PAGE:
Thomas Hacker, founder of Portland, Oregon–based architecture office Hacker, died on February 27. Hacker designed some of Oregon’s most prominent and beloved civic, museum, library, and educational buildings, including the High Desert Museum, Columbia Gorge Discovery Center, Portland State University’s Urban Center, Beaverton City Library, and Multnomah County’s Woodstock branch library. He was also a teacher at the University of Oregon for 14 years and inspired and mentored two generations of architects at the school and later through his practice.
“Thom couldn’t have been more charismatic if he tried,” recalled Brad Cloepfil, one of his most accomplished students, whose practice, Allied Works Architecture, has become one of the nation’s leading design firms. “He had a complete intensity and belief in what he was doing. Every discussion had an ethical foundation and bigger aspiration. To this day, it’s rare that people talk about architecture in that way.”
Born in Dayton, Ohio, Hacker earned a bachelor of arts from the University of Pennsylvania and went on to earn a graduate degree in the master of architecture program at the university’s Graduate School of Fine Arts in 1963. In 1967 he won the Paul Cret Gold Medal for Best Graduate Thesis Project and the Alfred Brooks Gold Medal for Best Design Student. His talent caught the eye of Louis Kahn, who hired Hacker as a draftsman, swiftly elevating him to personal design assistant. With his mentor, Hacker worked on such 20th-century architectural icons as the Capitol Complex in Dhaka, Bangladesh, and the Kimbell Art Museum in Fort Worth, Texas.
“Thom Hacker has the natural gifts of the artist,” wrote Kahn in a 1970 recommendation letter. “His intuitive sense of validity leads him to Truth…. This gift makes his work full of humanity and his reaction to the works of others responsive and constructive no matter how simple or complex…. The smallest detail is never, in him, detached from the whole.”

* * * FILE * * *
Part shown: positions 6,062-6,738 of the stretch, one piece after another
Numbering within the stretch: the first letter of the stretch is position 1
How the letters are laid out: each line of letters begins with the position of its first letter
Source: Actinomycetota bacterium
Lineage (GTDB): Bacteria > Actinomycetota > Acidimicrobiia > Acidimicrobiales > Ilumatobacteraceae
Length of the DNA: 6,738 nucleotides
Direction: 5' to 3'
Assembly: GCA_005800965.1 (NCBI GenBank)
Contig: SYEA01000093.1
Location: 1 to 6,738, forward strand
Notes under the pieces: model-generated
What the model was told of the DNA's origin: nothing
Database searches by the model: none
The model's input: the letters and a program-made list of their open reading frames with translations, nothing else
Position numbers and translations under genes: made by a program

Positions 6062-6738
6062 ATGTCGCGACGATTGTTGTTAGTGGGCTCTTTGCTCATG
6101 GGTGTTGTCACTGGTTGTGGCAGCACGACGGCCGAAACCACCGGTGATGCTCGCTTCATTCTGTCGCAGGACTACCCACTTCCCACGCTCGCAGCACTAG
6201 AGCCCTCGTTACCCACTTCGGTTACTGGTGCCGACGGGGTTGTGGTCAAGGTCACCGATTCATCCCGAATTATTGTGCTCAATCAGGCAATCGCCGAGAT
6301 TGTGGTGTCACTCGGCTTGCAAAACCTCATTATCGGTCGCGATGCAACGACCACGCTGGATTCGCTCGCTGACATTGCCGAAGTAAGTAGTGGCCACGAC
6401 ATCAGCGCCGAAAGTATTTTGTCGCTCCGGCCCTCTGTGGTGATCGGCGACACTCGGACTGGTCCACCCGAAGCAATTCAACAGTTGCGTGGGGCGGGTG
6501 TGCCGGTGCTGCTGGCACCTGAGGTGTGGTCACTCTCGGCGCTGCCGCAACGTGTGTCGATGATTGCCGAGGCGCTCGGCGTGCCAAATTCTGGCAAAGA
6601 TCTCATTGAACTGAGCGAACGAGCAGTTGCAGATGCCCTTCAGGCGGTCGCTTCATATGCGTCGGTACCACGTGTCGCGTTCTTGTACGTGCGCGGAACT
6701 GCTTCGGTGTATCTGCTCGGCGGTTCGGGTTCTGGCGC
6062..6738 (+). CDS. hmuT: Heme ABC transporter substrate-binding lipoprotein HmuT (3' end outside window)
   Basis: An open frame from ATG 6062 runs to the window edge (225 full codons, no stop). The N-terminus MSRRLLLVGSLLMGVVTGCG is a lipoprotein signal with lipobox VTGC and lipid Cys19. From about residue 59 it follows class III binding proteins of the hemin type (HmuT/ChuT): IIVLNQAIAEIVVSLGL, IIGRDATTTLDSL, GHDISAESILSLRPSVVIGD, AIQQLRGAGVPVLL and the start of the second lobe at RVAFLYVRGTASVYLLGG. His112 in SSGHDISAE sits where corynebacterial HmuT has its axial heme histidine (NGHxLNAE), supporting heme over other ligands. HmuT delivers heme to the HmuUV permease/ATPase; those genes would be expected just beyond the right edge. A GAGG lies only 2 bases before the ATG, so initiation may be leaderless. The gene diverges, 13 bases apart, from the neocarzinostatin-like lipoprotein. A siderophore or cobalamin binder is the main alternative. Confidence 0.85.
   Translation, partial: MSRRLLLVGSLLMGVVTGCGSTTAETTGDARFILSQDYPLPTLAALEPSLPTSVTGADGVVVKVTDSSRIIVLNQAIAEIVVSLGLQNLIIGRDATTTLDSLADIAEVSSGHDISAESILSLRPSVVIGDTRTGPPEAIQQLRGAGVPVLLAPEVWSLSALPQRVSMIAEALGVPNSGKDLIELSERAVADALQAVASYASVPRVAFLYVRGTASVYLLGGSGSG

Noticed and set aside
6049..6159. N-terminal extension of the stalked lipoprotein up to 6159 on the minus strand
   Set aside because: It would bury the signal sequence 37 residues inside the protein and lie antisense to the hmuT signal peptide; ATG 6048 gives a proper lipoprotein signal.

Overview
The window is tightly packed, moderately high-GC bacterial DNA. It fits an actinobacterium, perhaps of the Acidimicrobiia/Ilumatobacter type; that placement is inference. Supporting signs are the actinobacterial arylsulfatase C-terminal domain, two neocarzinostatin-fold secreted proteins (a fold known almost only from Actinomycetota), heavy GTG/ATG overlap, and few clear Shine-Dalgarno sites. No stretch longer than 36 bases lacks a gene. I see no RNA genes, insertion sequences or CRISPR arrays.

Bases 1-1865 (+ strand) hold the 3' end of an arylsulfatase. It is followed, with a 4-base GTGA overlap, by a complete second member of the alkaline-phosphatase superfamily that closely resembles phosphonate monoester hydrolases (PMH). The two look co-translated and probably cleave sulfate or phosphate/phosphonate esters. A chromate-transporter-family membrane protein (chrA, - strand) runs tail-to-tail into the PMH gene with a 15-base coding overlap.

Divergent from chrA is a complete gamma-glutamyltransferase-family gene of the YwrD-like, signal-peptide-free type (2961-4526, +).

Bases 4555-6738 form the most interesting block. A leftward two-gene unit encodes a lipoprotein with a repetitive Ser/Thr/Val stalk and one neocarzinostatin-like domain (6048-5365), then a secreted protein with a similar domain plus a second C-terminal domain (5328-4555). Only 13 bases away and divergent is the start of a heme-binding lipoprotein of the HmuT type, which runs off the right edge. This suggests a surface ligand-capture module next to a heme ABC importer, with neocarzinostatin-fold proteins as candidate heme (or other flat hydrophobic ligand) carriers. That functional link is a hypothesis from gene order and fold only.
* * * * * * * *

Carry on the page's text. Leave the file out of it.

A pacifist, Hacker earned conscientious objector status during the American war in Vietnam. With Richard Garfield, a fellow student and colleague in Kahn’s office, Hacker trekked to the University of Oregon to teach. In the late 1970s he designed and built a house for himself and his wife, Margaret, employing his family members and students as builders. The home became a kind of educational annex where he taught studios and his own free-form courses in “visual thinking.”
In 1986, Hacker and Garfield left full-time academia to start Garfield Hacker Architects in Portland. The Biomedical Information Communication Center at Oregon Health & Science University became the firm’s first important commission. In 1992 Hacker split from Garfield to found Thomas Hacker Architects. Distinct from other offices, the firm worked almost solely on civic, cultural, and educational buildings and steadily expanded to do work beyond Oregon, most prominently the Yellowstone Art Museum, Spokane Public Library, Pacific Highway’s U.S. Port of Entry, and the Bend Public Library.
Hacker continued to practice architecture until his retirement in 2018. Always an artist, he reinvested himself in sculpture and painting postretirement. Hacker died due to complications from an abdominal surgery in September. He is survived by Margaret, son Jacob, daughters Sarah and Alice, and grandchildren Noah, Ava, Owen, Gibson, Leon, and Moss.
While Hacker leaves many fine buildings to his credit, his legacy is also continued by those with whom he worked, who remember him fondly.
“Thom instilled people around him with the sense that everything we did was part of something bigger than ourselves,” said Hacker principal David Keltner. “One of the most profound expressions of this was when he stepped away from the firm that bore his name while he still had so much to give in order for others to have space to make it their own. Not for their sake, but for the legacy of the work to continue beyond himself.”
“When I think of Thom, I reflect on the fact that he literally laid the foundation on which many of the most renowned firms in our region have built their design language,” Corey Martin, principal at Hacker, recalled. “The way that he created dynamic space with structure, the way he related form to landscape, and the way he integrated art in the process and the design have inspired many of the best buildings in our region. There are aspects of his designs embedded in all of our buildings, and I think we all assess the quality of our work in some way in relation to the buildings he created.”
“Thom had a way of seeing people that inspired them to be their best,” remembered his daughter and Hacker principal Sarah Hacker. “He did this by listening, locking into your passions, and connecting purpose to every task. He made even the most mundane activities feel important and part of something bigger. It was a powerful tool.”